Studebakers come is all shapes and flavors. I have an Avanti and a 54 Coupe. They are equally beautiful, in my opinion, but quite different animals. Mechanically, they are similar. Same frame, same suspension, same engine/trans (for the most part). But they look different as night and day.
          I also have a 56 2 door wagon. It is, again, quite different than the other two cars, but mechanically very similar. I think that is one of the nice things about the cars. That you can cross mechanical parts from 1951 through 1966. That alone makes them easier than most for parts hunting. Its the shiny stuff that gets tricky.
          For example... I just pulled the 289 V8 and 4 speed out of a 61 Hawk, and it will bolt right into the 54 Coupe and look like it was born there.
          The Commanders and Lark type cars will be your cheapest and easiest to find. They can be made to be formidable speedsters, but will not compare to a modern high performance car. Computer controlled modern V8s are quite powerful these days.
          Good Luck. Do your homework on the body styles you like. Search on google for the different styles and you can see how varied the styling is. One of them will surely catch your eye.


          • #6
            Studies are very stylish!
            Diesel loving, autocrossing, Coupe express loving, Grandpa Architect.


            • #7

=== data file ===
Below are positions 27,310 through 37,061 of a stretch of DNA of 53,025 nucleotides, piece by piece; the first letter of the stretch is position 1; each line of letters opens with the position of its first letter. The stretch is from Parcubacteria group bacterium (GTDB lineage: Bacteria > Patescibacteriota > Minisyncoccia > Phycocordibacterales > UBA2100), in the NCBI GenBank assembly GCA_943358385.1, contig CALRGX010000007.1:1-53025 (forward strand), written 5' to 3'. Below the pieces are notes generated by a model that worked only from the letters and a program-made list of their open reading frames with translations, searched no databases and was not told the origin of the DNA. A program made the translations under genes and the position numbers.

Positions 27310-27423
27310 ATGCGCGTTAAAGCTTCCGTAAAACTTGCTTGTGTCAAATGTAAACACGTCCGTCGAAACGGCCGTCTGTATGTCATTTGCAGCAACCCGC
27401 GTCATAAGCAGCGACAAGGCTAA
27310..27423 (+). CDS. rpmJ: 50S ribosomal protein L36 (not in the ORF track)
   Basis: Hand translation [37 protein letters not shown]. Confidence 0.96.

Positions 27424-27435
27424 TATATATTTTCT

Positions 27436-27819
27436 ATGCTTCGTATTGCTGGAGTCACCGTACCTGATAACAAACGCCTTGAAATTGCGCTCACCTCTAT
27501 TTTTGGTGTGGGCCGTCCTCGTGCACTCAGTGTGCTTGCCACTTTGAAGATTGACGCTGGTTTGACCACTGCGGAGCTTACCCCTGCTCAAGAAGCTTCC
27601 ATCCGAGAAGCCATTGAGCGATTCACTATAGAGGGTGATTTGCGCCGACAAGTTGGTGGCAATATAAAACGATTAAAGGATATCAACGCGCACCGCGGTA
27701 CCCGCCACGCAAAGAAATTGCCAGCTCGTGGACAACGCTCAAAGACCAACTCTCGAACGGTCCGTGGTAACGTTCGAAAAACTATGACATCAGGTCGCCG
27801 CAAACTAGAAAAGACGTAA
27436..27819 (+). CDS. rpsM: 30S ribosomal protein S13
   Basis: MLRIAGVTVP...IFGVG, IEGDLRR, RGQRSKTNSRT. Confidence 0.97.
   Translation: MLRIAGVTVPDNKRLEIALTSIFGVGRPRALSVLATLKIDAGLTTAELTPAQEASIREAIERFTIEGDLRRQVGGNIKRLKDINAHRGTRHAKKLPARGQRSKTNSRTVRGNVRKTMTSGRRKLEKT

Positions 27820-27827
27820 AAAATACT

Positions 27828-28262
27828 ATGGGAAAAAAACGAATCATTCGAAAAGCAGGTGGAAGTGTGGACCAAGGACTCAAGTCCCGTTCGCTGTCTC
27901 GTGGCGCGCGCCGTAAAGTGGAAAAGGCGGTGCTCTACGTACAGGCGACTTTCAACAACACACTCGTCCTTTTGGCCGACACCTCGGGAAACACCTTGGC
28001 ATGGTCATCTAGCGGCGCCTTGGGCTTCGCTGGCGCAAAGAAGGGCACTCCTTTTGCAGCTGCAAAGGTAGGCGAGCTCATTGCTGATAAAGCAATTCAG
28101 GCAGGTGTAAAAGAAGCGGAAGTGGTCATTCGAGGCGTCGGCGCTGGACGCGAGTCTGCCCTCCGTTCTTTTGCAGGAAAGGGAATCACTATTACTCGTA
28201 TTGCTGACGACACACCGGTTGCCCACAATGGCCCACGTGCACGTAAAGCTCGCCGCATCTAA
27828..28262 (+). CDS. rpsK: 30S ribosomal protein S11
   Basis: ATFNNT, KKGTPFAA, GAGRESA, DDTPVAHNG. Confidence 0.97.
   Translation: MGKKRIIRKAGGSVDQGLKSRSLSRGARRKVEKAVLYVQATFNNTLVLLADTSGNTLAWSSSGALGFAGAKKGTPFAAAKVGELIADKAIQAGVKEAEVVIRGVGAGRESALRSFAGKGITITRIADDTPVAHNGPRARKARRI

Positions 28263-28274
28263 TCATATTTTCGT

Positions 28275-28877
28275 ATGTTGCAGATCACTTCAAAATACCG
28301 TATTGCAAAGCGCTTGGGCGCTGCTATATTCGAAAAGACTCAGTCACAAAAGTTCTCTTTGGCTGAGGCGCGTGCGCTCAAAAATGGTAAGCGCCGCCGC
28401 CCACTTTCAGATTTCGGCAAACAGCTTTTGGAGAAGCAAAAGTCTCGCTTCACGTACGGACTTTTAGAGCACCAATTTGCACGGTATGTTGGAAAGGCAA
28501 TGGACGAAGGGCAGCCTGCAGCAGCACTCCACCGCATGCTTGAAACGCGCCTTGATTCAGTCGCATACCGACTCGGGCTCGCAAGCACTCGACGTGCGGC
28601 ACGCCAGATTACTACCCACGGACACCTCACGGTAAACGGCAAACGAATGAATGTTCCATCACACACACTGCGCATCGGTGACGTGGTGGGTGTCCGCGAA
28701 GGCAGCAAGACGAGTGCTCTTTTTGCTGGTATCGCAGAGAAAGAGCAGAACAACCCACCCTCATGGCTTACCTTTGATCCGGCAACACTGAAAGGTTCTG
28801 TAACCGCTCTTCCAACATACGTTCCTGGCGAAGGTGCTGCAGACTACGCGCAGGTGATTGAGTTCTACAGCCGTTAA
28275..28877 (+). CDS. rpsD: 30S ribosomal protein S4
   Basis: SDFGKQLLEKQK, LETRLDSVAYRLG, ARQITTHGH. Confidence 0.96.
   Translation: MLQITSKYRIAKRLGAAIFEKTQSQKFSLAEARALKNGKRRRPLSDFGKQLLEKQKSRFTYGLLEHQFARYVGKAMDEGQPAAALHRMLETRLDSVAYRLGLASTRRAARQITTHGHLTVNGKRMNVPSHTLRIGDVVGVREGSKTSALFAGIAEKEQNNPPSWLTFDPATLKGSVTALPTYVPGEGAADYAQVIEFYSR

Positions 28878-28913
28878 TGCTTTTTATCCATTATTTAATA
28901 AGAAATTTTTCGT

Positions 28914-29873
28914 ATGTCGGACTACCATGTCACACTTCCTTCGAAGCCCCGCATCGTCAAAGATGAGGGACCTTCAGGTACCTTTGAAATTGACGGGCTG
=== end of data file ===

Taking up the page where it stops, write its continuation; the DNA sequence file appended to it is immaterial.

Welcome to the SDC Forum!

              Reading your post, I would recommend buying a car that is near done or done. This way you can enjoy it right away. There are always things to do.

              Join the Studebaker Drivers Club and you will learn of all the vendors and parts available. Many more common collector cars have fewer NOS parts available. Some of the top collector cars do have many reproduction parts available (like to build an entire car). There are Studebaker reproduction parts as well as NOS, but not to the extent of a Camaro, for instance.

              When you own a Studebaker, you will find that at most events you will have the only one and draw more attention than a line of Camaros or Mustangs.
              Being in Pittsburgh, check well for rust or hidden rust. I mostly buy collector cars from Texas, New Mexico, etc. I would rather pay shipping than deal with rust.
              Gary L.
              Wappinger, NY

              SDC member since 1968
              Studebaker enthusiast much longer


              • #8
                Hey Ash, Good advice there from Gary.
                Good Luck in your search.
                1960 Lark VIII Convertibe
                1964 Daytona *